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220 Stephania

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In this page talks about ( 220 Stephania ) It was sent to us on 18/01/2021 and was presented on 18/01/2021 and the last update on this page on 18/01/2021

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Stephania (minor planet designation: 220 Stephania) is a dark background asteroid from the inner regions of the asteroid belt, approximately in diameter. It was discovered on 19 May 1881, by Austrian astronomer Johann Palisa at the Vienna Observatory. The C-type asteroid has a rotation period of 18.2 hours. It was named after Princess Stéphanie of Belgium.

Classification and orbit

Stephania is a non-family asteroid of the main belt's background population, when applying the Hierarchical Clustering Method to its proper orbital elements. It orbits the Sun in the inner asteroid belt at a distance of 1.7–3.0 AU once every 3 years and 7 months (1,315 days). Its orbit has an eccentricity of 0.26 and an inclination of 8° with respect to the ecliptic.

Discovery and naming

Stephania was discovered by Johann Palisa on May 19, 1881, in Vienna. It was the first discovery he made after transferring to the observatory from Pola.
The name honours Crown Princess Stéphanie (1864–1945), wife of the heir-apparent Crown Prince Rudolf of Austria. The couple was married the year the asteroid was discovered. It was the first time that a naming commemorated a wedding and was given as a wedding gift. The official naming citation was mentioned in The Names of the Minor Planets by Paul Herget in 1955 ( ).

Physical characteristics

Spectral type

In the Tholen classification, this asteroid's spectrum is ambiguous, close to an X-type and somewhat similar to that of a carbonaceous C-type asteroid (CX). A French spectroscopic survey that observed two dozens of these X-types classified by Tholen, determined that Stephania is in fact a carbonaceous C-type asteroid (rather than an X-type). The Wide-field Infrared Survey Explorer (WISE) has also characterized it as a primitive P-type asteroid.

Lightcurves

Lightcurve data has also been recorded by observers at the Antelope Hill Observatory ( ), which has been designated as an official observatory by the Minor Planet Center.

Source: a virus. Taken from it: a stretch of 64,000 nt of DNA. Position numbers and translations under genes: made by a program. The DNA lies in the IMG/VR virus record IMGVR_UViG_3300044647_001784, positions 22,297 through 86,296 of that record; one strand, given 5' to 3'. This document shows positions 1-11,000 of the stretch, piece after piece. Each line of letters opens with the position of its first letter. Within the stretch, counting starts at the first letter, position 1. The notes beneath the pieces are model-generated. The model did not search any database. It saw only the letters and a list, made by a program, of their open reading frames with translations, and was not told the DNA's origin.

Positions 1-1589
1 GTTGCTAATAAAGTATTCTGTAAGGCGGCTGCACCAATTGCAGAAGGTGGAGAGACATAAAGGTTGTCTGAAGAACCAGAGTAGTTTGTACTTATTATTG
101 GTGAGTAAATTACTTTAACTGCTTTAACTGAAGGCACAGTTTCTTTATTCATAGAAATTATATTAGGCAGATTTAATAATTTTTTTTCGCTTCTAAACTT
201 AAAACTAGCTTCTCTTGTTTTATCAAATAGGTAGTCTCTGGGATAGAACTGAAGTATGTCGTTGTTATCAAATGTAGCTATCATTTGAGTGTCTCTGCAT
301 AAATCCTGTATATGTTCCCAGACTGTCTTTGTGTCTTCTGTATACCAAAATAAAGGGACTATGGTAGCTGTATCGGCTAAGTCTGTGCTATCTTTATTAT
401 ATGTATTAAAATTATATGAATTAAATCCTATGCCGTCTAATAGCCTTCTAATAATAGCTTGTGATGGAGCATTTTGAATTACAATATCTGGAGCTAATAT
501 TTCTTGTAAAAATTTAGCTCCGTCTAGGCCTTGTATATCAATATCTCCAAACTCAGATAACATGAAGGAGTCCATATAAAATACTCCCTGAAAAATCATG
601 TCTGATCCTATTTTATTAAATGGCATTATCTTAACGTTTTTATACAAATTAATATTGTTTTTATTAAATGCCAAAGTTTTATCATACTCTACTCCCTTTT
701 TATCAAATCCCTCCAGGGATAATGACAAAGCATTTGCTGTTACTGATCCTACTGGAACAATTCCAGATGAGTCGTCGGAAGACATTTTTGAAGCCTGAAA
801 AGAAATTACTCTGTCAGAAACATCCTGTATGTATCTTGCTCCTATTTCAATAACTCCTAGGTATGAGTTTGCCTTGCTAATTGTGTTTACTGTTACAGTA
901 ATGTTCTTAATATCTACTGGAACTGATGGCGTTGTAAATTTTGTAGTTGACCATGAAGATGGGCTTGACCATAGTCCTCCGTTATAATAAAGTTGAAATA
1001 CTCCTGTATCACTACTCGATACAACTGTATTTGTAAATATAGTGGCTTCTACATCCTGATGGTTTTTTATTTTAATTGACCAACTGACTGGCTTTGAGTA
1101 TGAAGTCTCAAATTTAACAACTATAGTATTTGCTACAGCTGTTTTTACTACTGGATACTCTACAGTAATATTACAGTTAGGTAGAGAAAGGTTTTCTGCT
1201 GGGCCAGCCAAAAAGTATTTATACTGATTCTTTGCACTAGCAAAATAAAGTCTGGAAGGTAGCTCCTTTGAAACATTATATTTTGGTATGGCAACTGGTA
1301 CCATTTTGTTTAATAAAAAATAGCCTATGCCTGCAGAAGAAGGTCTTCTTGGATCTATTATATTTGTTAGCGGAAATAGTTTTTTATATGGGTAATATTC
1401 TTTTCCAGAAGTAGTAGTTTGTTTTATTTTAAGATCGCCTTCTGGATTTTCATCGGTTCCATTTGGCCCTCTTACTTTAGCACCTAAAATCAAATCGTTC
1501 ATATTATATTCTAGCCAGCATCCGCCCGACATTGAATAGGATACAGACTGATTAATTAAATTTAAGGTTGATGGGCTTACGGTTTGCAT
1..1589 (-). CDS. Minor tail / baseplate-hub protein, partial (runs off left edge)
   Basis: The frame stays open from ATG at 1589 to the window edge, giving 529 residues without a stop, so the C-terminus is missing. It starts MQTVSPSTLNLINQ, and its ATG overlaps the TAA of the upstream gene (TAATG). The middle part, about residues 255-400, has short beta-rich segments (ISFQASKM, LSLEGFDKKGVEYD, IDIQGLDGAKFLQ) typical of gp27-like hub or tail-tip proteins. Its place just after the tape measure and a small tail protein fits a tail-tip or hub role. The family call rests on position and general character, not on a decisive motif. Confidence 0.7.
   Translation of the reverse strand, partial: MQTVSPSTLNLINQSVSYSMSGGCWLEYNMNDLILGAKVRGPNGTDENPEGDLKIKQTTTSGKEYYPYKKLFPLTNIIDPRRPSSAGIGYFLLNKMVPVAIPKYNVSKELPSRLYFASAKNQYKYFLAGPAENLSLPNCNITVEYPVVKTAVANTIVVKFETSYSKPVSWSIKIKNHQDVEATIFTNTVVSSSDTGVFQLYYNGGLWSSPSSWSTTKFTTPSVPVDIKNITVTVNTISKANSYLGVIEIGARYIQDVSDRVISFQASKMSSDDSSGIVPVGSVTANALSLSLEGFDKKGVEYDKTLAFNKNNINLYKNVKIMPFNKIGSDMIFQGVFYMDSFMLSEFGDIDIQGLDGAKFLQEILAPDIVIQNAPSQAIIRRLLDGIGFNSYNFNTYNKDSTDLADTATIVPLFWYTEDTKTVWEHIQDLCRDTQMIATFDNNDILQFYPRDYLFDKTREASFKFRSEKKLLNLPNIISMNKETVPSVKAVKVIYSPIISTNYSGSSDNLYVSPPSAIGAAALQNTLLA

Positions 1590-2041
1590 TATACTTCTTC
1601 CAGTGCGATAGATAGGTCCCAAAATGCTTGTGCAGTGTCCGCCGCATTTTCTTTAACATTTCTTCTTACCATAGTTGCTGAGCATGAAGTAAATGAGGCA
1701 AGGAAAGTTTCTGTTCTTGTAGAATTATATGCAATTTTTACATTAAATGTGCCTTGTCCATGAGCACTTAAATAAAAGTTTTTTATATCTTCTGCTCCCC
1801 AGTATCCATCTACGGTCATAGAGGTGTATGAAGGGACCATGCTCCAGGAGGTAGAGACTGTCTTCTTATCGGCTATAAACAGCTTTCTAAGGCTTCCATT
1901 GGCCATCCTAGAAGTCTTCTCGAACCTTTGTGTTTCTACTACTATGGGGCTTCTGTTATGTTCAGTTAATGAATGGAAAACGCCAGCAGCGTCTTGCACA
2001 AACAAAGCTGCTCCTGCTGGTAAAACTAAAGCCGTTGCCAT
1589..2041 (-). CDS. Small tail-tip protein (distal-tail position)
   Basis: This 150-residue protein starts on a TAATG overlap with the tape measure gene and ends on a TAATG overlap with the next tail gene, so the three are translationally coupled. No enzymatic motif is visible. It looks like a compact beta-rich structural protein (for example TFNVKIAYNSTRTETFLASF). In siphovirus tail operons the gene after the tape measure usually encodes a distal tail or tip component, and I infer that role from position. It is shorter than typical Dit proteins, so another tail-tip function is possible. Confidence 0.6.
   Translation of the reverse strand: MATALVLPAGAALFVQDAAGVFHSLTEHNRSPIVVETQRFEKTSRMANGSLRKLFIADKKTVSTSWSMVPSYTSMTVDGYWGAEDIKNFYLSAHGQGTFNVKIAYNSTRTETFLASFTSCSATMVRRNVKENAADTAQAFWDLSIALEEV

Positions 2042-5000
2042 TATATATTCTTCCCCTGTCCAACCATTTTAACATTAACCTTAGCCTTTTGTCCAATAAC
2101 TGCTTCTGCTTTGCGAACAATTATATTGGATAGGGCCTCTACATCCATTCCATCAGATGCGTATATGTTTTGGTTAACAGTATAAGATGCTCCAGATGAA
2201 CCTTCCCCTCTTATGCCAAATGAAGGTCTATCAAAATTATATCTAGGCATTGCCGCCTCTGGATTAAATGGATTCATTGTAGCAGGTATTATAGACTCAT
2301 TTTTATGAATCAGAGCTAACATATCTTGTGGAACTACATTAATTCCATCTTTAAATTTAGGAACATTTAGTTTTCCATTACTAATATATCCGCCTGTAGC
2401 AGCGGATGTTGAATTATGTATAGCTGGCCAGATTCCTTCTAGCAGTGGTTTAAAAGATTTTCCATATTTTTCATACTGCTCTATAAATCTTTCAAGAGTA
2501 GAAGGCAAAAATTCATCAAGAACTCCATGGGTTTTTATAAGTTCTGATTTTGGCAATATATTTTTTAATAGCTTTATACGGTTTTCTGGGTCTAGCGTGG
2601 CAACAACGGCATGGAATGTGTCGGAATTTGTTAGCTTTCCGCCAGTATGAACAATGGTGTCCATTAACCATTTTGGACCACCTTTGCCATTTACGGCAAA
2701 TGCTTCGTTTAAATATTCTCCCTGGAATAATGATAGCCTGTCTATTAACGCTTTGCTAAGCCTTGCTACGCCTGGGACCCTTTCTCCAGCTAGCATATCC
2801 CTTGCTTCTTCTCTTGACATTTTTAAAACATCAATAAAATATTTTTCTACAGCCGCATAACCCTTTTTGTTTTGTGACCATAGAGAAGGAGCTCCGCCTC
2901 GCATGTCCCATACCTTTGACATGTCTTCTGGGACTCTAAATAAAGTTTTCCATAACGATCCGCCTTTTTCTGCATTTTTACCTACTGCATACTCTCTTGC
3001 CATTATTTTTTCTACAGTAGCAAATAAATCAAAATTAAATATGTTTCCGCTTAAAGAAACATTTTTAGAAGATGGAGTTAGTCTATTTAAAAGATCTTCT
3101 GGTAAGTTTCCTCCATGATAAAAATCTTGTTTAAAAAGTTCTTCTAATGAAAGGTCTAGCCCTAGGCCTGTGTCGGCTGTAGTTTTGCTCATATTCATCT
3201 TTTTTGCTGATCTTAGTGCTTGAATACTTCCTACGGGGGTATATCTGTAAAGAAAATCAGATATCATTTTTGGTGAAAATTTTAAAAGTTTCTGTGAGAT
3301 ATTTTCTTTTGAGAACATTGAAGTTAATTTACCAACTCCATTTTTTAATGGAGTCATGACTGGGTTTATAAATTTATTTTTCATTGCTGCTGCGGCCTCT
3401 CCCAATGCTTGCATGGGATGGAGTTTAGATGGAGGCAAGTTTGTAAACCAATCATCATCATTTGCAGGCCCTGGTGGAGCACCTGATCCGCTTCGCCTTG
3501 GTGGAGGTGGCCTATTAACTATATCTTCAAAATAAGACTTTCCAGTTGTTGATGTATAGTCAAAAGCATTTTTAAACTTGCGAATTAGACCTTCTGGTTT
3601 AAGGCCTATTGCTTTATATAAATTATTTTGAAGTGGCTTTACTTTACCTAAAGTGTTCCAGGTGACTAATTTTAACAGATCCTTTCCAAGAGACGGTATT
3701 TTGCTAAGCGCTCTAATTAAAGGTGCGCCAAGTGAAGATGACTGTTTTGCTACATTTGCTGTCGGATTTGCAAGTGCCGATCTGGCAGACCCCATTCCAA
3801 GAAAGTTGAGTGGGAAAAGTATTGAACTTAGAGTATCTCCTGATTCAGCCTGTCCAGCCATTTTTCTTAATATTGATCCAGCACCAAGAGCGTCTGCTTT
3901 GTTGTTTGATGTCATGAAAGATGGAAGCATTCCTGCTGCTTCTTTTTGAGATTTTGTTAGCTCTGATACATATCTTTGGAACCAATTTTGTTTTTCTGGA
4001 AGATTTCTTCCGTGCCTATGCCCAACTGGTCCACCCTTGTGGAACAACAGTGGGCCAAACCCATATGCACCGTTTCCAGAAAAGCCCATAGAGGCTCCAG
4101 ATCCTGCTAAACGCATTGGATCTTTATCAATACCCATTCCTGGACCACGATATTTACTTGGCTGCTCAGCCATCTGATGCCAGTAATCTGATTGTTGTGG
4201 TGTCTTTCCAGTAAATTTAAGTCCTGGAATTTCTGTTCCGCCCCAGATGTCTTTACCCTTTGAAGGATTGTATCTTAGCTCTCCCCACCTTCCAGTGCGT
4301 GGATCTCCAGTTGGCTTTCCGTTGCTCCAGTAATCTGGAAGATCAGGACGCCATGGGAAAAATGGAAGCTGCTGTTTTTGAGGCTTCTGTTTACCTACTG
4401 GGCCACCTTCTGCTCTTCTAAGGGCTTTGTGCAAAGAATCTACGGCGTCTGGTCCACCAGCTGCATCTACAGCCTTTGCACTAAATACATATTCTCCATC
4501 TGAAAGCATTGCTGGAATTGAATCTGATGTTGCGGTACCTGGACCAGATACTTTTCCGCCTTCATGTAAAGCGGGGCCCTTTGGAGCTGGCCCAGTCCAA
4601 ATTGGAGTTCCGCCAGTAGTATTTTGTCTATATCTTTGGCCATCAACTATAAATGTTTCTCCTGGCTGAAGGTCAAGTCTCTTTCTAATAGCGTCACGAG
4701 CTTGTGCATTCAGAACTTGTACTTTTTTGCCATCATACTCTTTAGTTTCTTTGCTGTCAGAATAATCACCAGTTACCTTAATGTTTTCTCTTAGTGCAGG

Diameter and albedo

According to the surveys carried out by the Infrared Astronomical Satellite IRAS, the Japanese Akari satellite and the NEOWISE mission of NASA's WISE telescope, Stephania measures between 31.12 and 38.46 kilometers in diameter and its surface has a low albedo between 0.03 and 0.075. The Collaborative Asteroid Lightcurve Link derives an albedo of 0.0607 and a diameter of 31.04 kilometers based on an absolute magnitude of 11.2.

Notes

{{notelistrefs=
{{efnname=lcdb-CALL-20111=Anonymous lightcurve –CALL-2011 (web): rotation period hours with a brightness amplitude of mag. Quality code of 2. Summary figures for (220) Stephania at the LCDB
{{efnname=lcdb-Koff-20111=Lightcurve plot of (220) Stephania by Robert A. Koff (a.k.a. William Koff) Antelope Hills Observatory, Colorado ; Rotation period hours with a brightness amplitude of mag. Quality code of 2. Summary figures at the http://www.minorplanet.info/PHP/generateOneAsteroidInfo.php?AstInfo=220%7CStephania LCDB
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External links

  • Asteroid Lightcurve Database (LCDB), query form (http://www.minorplanet.info/lightcurvedatabase.html info)
  • Dictionary of Minor Planet Names, Google books
  • Asteroids and comets rotation curves, CdR – Observatoire de Genève, Raoul Behrend
  • Lightcurves from the Antelope Hills Observatory
  • Discovery Circumstances: Numbered Minor Planets (1)-(5000) – Minor Planet Center

000220
Category:Discoveries by Johann Palisa
Category:Minor planets named for people
Category:Named minor planets
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18810519
 
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